Dodging A Bullet

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Whenever there's an airliner accident, there's almost always a story the next day about the guy who was stuck in traffic or something like that and missed the flight and I always wondered what must be going through their heads.

I never expected to be standing on the taxiway of a small airport being confronted by that barrage of mixed emotions in the most visceral way possible. You see, the tardy airline passengers don't usually get to see the aircraft that was to take them away crash before their very eyes.

With all the talk of flying cars in the past few days I thought it was kind of deliciously ironic that I'd been able to arrange a flight in the Maverick, which is really just a giant powered parachute. The chassis is road-worthy however and by definition that makes the Maverick a flying car. The marketing slogan for the Florida-based company is The Flying Car That Does, a not-so-subtle dig at the seemingly perennially under-development dream vehicles out there.

Ray Seibring is one of the developers of the vehicle and he lives near my summer residence in British Columbia's Okanagan Valley. He imported one of the vehicles on a one-year temporary permit to Canada and when he started flying it naturally got a lot of attention.

So we arranged to meet at the Vernon Airport, a non-towered GA facility where the airport supervisor helps Seibring get set up by loading parts of the Maverick into his truck and driving them to a quiet area of the airport to get set up.

Last Friday dawned cloudless with barely a breath of wind. Ideal for something like the Maverick. I had my AVweb CNN-in-a-backpack video gear and was quite looking forward to a few loops around the Vernon area in what is the only operational flying car so I could report back to our loyal readership. Flying car videos go off the scale in terms of YouTube clicks on our channel.

Seibring clearly decided to make efficient use of the flight window and invited someone who may have been an investor or potential investor for a familiarization flight. That worked out perfectly for me. I shot video of the set-up of the vehicle, the takeoff and first minute of flight and planned to use that as b-roll for my video report.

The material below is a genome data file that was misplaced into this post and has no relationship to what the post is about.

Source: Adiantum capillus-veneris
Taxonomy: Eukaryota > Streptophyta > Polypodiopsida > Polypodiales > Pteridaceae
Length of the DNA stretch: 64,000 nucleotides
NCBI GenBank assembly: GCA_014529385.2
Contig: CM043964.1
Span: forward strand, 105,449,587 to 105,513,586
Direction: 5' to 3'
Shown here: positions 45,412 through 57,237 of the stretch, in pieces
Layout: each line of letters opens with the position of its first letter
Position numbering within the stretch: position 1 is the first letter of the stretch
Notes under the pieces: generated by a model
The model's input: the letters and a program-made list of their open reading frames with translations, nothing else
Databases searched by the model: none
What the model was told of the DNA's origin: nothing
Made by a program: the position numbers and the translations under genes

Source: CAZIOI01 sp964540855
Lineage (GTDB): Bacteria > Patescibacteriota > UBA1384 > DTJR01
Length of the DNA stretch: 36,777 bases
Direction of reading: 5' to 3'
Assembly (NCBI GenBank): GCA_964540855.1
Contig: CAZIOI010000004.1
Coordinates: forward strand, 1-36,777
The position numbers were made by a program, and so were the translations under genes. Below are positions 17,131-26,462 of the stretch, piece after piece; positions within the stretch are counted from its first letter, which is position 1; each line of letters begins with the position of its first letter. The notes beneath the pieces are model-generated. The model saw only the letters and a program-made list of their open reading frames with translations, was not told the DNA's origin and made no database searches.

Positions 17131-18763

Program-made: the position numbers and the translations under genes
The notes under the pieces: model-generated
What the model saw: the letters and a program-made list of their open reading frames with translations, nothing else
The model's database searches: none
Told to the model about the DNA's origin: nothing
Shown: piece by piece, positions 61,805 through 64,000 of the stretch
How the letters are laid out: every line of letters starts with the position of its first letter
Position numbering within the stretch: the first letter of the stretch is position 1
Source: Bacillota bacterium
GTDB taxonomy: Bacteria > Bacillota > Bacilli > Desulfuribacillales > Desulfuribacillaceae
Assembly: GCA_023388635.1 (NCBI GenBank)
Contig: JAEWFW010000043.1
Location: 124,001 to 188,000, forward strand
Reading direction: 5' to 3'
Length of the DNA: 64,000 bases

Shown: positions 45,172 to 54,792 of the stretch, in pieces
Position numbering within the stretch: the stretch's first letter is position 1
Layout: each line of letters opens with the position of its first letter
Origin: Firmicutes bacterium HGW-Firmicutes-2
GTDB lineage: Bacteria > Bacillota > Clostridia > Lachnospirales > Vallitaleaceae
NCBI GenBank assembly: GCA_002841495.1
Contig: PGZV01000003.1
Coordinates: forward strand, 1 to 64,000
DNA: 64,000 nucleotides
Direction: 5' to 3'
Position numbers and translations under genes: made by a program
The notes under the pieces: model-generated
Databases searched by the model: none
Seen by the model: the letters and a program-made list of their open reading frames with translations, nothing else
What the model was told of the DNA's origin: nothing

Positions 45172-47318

With the camera stowed, I watched as the Maverick turned base to come and get me. Because it was about a half mile away and the sound was delayed it's hard to put together what happened in my mind but I saw the fabric wing kind of slump ahead of the chassis. The aircraft then spun sharply to the left and dropped like a rocket-propelled stone. It dropped out of my line of sight, I heard the engine scream to full power and then the cracking sound of impact. A guy pulling his plane out of a hangar across the field yelled to another fellow: "They went in!" The airport supervisor also saw it and squealed rubber across the ramp as he raced to the scene.

Then, boy, was it quiet.

I assumed the worst. The Maverick has a light-weight carbon-fiber body and I didn't know how crash-worthy it is. I figured Seibring and his passenger must be dead.

I was on the other side of the field from my truck and Seibring had left his coat, hat and handheld with me. I did about the only thing I could do; bundled up my gear and his stuff and started walking. I got about halfway to the end of the runway before I heard the first siren, which was followed by a half dozen more. By the time I got to the truck, some local flying club members had already been to the scene and returned. "They're ok," said my old friend Barry, which was some of the best news I'd heard that day. My old flight instructor Chuck arrived a minute later and said: "I guess you heard." I told him that I was supposed to be the next up and he replied earnestly: "Go buy a lottery ticket."

I got in the truck and reached the crash site, on the edge of an elementary school playing field, just as the ambulances were taking the men away. The consensus among my many fellow rubberneckers was that they'd be fine and the back braces, neck splints and other first responder accoutrements were precautionary. It looked to me like the chainlink fence they plowed through absorbed the energy and allowed them to walk away. The Maverick looked remarkably intact for everything it had been through so I guess the crashworthiness point might be moot.

I introduced myself to the nearest Royal Canadian Mounted Police officer and gave a statement. The first thing he asked me was how I felt, which seemed like an odd question at the time. I was to get used to it.

I gave seven media interviews that day as the guy who dodged the bullet. In every one I was asked if I would ever consider going up in the Maverick and I said truthfully it would depend on the outcome of the investigation (which will be helped by two onboard cameras and a flight data recorder that Seibring was using for the flight).

But the hardest question to answer was about how lucky I felt. And I guess the answer is that we all depend to a certain degree on chance to make it through every day. Most of the time, I suspect, we never know how close we come to being T-boned at an intersection or hit with a falling brick. As pilots we're used to accepting and managing risk every time we fly.

But having that palpable evidence of the fact that it isn't time to get your ticket punched feels pretty good actually.

What was better was seeing a bruised but oddly upbeat Seibring being interviewed outside the hospital and talking about finding out what went wrong and moving forward from there.

Clearly, this story didn't end at the schoolyard fence. Stay tuned for the rest of it.

Comments (11)

Mate, go buy that ticket! I sincerely hope that Mr. Siebring and pax are ok. Rob, Victoria, BC

Posted by: Rob Hughes | May 13, 2013 3:44 AM    Report this comment